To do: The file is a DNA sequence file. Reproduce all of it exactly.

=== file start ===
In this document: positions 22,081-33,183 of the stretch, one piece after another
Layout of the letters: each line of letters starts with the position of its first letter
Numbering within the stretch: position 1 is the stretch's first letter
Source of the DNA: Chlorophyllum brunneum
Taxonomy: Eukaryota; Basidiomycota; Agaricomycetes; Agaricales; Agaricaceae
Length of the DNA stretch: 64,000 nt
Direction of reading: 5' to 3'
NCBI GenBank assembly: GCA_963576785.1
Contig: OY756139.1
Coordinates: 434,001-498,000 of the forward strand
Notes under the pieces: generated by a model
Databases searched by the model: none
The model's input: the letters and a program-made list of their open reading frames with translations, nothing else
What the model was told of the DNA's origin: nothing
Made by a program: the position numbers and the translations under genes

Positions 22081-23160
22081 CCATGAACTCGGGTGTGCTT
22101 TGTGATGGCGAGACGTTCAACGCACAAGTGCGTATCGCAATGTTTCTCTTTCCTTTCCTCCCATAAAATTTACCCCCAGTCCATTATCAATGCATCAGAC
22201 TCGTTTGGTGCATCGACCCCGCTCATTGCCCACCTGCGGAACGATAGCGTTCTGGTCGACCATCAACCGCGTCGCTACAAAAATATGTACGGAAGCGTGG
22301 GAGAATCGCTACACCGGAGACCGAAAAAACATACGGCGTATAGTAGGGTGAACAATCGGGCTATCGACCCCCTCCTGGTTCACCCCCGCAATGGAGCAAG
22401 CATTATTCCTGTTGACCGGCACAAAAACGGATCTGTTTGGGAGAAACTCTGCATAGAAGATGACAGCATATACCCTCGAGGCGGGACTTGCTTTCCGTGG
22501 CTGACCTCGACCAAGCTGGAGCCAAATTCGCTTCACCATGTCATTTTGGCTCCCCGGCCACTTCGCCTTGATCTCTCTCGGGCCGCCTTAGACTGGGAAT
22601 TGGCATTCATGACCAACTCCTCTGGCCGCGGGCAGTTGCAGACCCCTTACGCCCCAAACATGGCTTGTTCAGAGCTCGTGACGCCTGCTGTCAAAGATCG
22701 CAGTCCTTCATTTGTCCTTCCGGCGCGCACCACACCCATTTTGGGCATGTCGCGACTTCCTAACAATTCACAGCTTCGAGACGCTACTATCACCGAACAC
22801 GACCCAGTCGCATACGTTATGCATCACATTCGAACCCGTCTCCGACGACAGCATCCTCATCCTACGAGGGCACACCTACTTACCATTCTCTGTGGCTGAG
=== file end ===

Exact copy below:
In this document: positions 22,081-33,183 of the stretch, one piece after another
Layout of the letters: each line of letters starts with the position of its first letter
Numbering within the stretch: position 1 is the stretch's first letter
Source of the DNA: Chlorophyllum brunneum
Taxonomy: Eukaryota; Basidiomycota; Agaricomycetes; Agaricales; Agaricaceae
Length of the DNA stretch: 64,000 nt
Direction of reading: 5' to 3'
NCBI GenBank assembly: GCA_963576785.1
Contig: OY756139.1
Coordinates: 434,001-498,000 of the forward strand
Notes under the pieces: generated by a model
Databases searched by the model: none
The model's input: the letters and a program-made list of their open reading frames with translations, nothing else
What the model was told of the DNA's origin: nothing
Made by a program: the position numbers and the translations under genes

Positions 22081-23160
22081 CCATGAACTCGGGTGTGCTT
22101 TGTGATGGCGAGACGTTCAACGCACAAGTGCGTATCGCAATGTTTCTCTTTCCTTTCCTCCCATAAAATTTACCCCCAGTCCATTATCAATGCATCAGAC
22201 TCGTTTGGTGCATCGACCCCGCTCATTGCCCACCTGCGGAACGATAGCGTTCTGGTCGACCATCAACCGCGTCGCTACAAAAATATGTACGGAAGCGTGG
22301 GAGAATCGCTACACCGGAGACCGAAAAAACATACGGCGTATAGTAGGGTGAACAATCGGGCTATCGACCCCCTCCTGGTTCACCCCCGCAATGGAGCAAG
22401 CATTATTCCTGTTGACCGGCACAAAAACGGATCTGTTTGGGAGAAACTCTGCATAGAAGATGACAGCATATACCCTCGAGGCGGGACTTGCTTTCCGTGG
22501 CTGACCTCGACCAAGCTGGAGCCAAATTCGCTTCACCATGTCATTTTGGCTCCCCGGCCACTTCGCCTTGATCTCTCTCGGGCCGCCTTAGACTGGGAAT
22601 TGGCATTCATGACCAACTCCTCTGGCCGCGGGCAGTTGCAGACCCCTTACGCCCCAAACATGGCTTGTTCAGAGCTCGTGACGCCTGCTGTCAAAGATCG
22701 CAGTCCTTCATTTGTCCTTCCGGCGCGCACCACACCCATTTTGGGCATGTCGCGACTTCCTAACAATTCACAGCTTCGAGACGCTACTATCACCGAACAC
22801 GACCCAGTCGCATACGTTATGCATCACATTCGAACCCGTCTCCGACGACAGCATCCTCATCCTACGAGGGCACACCTACTTACCATTCTCTGTGGCTGAG